Styron, William: The Confessions of Nat Turner
(researched by Laura Lindsay)

Assignment 1: Bibliographical Description
1 First edition publication information (publisher, place, date, etc.)
Published on October 9, 1967 by Random House Inc. New York, New York Simultaneously published in Toronto, Canada by Random House of Canada. note: the first actual printing was done in September of 1967 by Random House.
2 First edition published in cloth, paper, or both? If both, simultaneous or staggered?
The first edition was published in fine, bead black cloth with gold, silver and orange stamping. On the cover is a gold-stamped holograph Styron signature with an orange stamped star beneath it. Over the cloth is an orange dust jacket which portrays the profile figure of a large black winged angel with a sword. Beneath the angel in large print is the title, author and Random House claim. Jacket deisgn is by Paul Bacon. The back of the dust jacket features a large black and white photograph of the author.
3 JPEG image of cover art from first edition, if available
4 Pagination
1[blank]2[Books by William Styron] [ i],half title; [ii], blank; [iii], title page;[iv],cpoyright page; [v],dedication page; [vi],blank; [vii], alpha-omega symbol; [viii], blank; [ix], authorís note; [x], blank; [xi], table of contents; [xii], blank; [xiii]-xvi, ìTO THE PUBLICí; 1[divisional half-title] 2,[ epigraph]; [3]-115,text of Part I; [116],blank;[117],divisional half title; [118]blank;[119]-253, text of Part II; [254]blank;[255], divisional half title;[256], blank; [257]-417, text of part III; [418], blank; [419], divisional half title; [420],blank; [421]-428,text of part IV; [429],epilogue;[430],bigraphical note.
5 Edited or Introduced? If so, by whom?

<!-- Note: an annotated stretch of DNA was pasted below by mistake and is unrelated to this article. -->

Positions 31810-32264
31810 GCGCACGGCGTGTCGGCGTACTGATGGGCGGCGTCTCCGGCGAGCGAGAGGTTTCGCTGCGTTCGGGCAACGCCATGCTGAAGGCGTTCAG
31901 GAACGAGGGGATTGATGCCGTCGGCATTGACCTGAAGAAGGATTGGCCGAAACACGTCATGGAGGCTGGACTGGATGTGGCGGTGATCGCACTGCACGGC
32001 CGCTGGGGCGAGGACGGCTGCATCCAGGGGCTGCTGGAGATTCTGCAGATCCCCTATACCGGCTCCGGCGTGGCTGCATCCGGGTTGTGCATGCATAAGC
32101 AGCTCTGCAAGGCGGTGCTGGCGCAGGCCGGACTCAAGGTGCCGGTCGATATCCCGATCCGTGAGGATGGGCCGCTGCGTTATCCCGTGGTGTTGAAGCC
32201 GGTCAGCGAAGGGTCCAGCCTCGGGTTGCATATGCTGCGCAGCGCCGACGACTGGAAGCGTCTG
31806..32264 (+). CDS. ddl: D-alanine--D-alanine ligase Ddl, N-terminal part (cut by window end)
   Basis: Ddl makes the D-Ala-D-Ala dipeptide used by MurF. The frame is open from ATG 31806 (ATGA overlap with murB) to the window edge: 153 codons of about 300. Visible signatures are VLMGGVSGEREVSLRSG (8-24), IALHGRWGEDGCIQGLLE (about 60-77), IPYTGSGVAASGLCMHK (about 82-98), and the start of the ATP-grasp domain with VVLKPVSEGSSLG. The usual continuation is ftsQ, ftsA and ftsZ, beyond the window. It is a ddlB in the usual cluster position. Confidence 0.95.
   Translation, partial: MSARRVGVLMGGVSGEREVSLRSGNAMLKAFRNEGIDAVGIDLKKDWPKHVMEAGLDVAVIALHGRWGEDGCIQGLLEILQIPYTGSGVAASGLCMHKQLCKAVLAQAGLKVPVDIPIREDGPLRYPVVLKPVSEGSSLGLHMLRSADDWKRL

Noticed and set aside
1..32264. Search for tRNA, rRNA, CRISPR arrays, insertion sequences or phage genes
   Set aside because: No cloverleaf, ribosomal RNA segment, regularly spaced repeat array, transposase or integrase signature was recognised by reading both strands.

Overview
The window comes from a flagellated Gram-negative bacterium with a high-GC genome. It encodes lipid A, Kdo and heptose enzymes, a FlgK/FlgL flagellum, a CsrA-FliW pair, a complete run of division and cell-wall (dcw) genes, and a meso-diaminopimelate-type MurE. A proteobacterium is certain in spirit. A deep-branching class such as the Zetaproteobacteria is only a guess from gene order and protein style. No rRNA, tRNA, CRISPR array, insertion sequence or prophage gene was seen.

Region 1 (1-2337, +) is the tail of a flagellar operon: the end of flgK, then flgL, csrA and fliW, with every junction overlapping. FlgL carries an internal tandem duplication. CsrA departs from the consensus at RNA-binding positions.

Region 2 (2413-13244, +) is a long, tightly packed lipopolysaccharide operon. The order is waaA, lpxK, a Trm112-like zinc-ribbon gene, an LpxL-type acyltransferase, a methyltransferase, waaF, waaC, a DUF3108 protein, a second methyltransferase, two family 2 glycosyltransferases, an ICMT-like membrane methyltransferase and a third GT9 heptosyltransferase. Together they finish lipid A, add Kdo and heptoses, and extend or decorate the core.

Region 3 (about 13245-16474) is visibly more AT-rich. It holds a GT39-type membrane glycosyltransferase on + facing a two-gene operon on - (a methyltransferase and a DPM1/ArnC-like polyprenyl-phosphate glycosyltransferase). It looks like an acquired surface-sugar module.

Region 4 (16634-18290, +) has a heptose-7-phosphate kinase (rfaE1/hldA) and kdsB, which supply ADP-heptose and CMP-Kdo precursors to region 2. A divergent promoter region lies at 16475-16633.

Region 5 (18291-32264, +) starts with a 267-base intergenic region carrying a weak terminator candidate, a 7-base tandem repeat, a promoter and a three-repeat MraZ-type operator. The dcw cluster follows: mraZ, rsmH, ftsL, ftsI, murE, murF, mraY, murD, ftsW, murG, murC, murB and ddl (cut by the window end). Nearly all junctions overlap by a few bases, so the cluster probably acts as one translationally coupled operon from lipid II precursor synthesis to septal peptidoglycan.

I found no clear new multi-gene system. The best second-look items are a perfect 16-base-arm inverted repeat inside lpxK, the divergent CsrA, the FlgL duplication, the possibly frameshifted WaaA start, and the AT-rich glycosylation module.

No introduction or editing
6 Illustrated? If so, by whom?
No illustrations
7 JPEG image of sample illustration, if available
8 General physical appearance of book (Is the physical presentation of the text attractive? Is the typography readable? Is the book well printed?)
The Confessions of Nat Turner was the latest in a string of popular novels by William Styron and its presentation is symbolic of its place in literary circles. Set in Primer Old Style, the book is made to give the true feeling of a first edition.. The text is 35 lines (p.241) ;159 (166) x 103 mm; 10 lines = 45mm; face 2.67 (1.67x) mm. Since Nat Turner was published fairly recently the text remains in pristine condition. The dust jacket is only worn at the very corners and the orange has not even begun to fade from its original bold color.
9 JPEG image of sample chapter page, if available
10 Paper (Assess the original quality of the paper used for the book. Is the paper in the copy or copies you examined holding up physically over time?)
The paper used for Nat Turner is wove unwatermarked; thickness .14 mm (pp.35-36) ; total bulk 31 mm ; yellowish white; uncoated smooth. The edges of the paper have been purposely left rough so that each page appears to have been individually cut. Additionally, no two pages extend the same length from the binding so that they appear to have been individually put into place. Like the rest of the book, the paper is nearly pristine in appearance and texture.